Speaking for himself and the CPP, the 2008 Presidential candidate, Dr. Paa Kwesi Nduom called for the abolition of the BECE.
This columnist took part in a CITI FM discussion programme on the issue.
Today’s column discusses the implications of senior high school admissions without the Basic Education Certificate Examination (BECE).
What is wrong with the BECE??
What is wrong with the BECE is likely to be wrong with competitive examinations generally. They are a ritual which all school systems go through.
What is the alternative to examinations for selection when 350,000 students seek admission into senior high schools which can take about 175,000 students? Pupils who are better taught generally earn the best grades, aggregates 6, 7, 8, 9 and 10 which take them to the top senior high schools.
Their counterparts largely from public basic schools, many of them not so well taught, earn lower grades.
Their aggregates range from 24 to 30 and so enroll in poorly performing senior high schools. Candidates whose grades are lower than 30 are not considered for admission.
The BECE is good when it is testing children from the same social and economic backgrounds and who attend the same quality of schools. Children, who have attended crèches, kindergartens and the best primary and junior high schools, have no problem with literacy and numeracy.
Such children will have no difficulty competing in similar tests in the UK, the USA, Canada, indeed anywhere in the English speaking world.
Placing such children in competition with their poor relations in the depressed parts of the city and rural Ghana exposes the deficiencies of examinations for selection purposes.
Selection systems which in addition to examinations recognise and also use quotas, interviews, etc., to compensate for socio-economic differences are more likely to be fairer to the disadvantaged.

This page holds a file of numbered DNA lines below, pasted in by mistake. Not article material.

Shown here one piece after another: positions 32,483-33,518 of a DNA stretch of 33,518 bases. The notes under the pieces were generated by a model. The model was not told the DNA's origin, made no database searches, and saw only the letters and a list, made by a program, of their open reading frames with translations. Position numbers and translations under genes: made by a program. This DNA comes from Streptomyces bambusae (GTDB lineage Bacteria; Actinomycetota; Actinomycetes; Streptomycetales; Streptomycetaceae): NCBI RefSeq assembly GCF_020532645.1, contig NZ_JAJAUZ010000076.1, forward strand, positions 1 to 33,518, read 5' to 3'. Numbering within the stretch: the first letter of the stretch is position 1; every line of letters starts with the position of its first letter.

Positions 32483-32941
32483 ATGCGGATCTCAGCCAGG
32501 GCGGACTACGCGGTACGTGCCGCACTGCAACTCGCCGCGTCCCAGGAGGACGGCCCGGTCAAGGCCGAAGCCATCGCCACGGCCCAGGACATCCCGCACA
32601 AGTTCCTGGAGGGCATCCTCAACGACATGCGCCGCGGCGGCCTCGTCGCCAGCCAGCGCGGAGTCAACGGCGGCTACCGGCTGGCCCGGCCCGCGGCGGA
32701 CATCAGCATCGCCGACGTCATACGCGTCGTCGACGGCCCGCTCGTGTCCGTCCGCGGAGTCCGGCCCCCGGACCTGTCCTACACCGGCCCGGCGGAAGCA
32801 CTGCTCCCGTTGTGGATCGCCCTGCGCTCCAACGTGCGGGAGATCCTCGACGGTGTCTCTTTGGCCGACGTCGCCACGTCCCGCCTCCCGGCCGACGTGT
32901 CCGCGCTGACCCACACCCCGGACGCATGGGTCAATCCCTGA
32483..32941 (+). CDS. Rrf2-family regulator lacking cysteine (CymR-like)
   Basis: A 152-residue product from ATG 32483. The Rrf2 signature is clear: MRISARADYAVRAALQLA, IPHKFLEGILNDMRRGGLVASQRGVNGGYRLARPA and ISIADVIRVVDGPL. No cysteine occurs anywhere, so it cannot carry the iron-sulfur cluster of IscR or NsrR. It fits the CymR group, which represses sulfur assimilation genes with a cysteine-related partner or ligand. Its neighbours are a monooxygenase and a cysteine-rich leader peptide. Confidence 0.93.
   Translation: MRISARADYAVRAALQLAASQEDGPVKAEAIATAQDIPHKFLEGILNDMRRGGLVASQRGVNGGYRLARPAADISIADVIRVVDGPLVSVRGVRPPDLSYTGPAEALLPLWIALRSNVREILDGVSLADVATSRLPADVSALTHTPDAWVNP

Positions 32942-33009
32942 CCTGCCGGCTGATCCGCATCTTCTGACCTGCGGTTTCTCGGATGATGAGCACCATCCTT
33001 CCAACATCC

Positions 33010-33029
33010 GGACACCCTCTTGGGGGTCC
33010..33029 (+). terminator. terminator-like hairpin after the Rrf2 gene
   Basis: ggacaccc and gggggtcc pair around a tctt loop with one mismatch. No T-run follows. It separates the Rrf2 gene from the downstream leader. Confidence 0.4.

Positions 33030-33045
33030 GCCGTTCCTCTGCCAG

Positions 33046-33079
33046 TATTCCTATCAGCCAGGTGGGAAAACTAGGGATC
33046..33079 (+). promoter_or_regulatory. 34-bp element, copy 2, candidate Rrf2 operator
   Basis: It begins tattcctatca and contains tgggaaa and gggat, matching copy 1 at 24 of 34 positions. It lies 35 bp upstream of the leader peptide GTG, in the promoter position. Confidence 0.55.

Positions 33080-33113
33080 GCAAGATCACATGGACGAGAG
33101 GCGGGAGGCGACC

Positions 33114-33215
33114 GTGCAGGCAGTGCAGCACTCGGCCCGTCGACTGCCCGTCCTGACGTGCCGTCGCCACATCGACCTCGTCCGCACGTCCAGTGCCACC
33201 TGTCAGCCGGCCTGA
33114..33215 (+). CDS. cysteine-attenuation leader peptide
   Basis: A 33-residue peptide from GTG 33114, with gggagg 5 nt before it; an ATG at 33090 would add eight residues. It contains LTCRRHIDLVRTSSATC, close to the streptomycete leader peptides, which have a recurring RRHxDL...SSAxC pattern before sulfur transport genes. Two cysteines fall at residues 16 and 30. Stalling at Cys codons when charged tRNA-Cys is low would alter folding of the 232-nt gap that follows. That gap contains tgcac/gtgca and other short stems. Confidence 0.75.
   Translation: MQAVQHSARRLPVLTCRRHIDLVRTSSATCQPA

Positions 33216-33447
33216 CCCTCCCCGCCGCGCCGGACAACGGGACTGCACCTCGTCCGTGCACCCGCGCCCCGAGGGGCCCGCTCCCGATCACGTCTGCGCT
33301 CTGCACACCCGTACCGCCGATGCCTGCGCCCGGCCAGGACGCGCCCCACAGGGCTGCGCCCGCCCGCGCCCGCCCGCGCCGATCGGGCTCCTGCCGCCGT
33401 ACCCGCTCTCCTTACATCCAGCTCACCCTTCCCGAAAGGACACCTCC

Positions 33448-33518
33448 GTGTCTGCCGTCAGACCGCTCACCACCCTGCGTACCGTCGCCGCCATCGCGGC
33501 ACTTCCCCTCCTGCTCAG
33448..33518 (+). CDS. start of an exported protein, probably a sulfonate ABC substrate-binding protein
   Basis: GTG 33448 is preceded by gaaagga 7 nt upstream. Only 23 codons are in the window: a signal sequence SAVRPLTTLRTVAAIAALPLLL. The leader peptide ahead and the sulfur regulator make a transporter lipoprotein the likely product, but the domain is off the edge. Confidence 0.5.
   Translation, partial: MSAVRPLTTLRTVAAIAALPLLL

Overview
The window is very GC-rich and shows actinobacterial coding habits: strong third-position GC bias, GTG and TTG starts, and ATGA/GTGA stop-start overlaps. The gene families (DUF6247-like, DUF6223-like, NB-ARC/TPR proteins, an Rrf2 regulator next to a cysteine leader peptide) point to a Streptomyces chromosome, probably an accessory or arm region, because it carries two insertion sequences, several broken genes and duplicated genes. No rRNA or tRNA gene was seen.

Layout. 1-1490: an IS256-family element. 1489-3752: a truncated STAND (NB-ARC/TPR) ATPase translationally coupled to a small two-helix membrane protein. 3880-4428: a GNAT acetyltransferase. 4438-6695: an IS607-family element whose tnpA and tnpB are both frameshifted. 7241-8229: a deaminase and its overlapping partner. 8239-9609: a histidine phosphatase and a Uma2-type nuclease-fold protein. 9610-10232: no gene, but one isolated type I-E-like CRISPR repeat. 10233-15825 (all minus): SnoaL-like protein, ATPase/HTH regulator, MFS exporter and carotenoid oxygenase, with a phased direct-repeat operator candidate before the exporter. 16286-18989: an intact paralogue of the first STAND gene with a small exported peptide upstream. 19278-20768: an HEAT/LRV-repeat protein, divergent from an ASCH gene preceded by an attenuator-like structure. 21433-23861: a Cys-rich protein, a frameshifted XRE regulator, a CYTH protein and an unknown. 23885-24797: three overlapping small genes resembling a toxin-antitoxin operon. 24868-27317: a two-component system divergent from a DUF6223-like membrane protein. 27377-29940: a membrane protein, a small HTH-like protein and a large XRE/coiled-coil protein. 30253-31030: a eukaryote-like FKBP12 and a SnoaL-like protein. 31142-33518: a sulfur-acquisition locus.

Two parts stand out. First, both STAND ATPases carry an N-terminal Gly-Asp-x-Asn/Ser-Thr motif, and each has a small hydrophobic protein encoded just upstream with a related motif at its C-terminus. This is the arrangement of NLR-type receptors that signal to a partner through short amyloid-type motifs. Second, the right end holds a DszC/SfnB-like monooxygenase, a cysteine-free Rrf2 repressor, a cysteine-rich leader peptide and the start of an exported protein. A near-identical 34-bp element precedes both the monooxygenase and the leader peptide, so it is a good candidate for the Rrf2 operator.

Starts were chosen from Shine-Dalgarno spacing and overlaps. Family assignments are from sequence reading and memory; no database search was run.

This is what the BECE is unable to do. Children from disadvantaged schools and communities therefore have little chance to attend higher quality senior high schools where their opportunities to excel are higher. The solution is not to scrap the BECE but to think more deeply about what it measures and how it can be improved.
Psychologists and experts in educational measurement are the people with the appropriate skills to confront this problem. Building more quality senior high schools to minimise differences between schools would of course be the ideal solution.
What about a selection process which depends on assessment by teachers alone? The continuous assessment grades which are submitted by schools enable class teachers to make inputs into the BECE and therefore the selection process.
Many people would argue that external assessments of performance such as the BECE have higher objectivity than school assessment.
Whatever the merits and demerits of these positions, performance in the BECE has over the years concentrated pupils from the fee-paying schools into the best endowed and best performing schools while the majority of pupils who attend the public basic schools largely end up in the poorer endowed and lower performing senior high schools.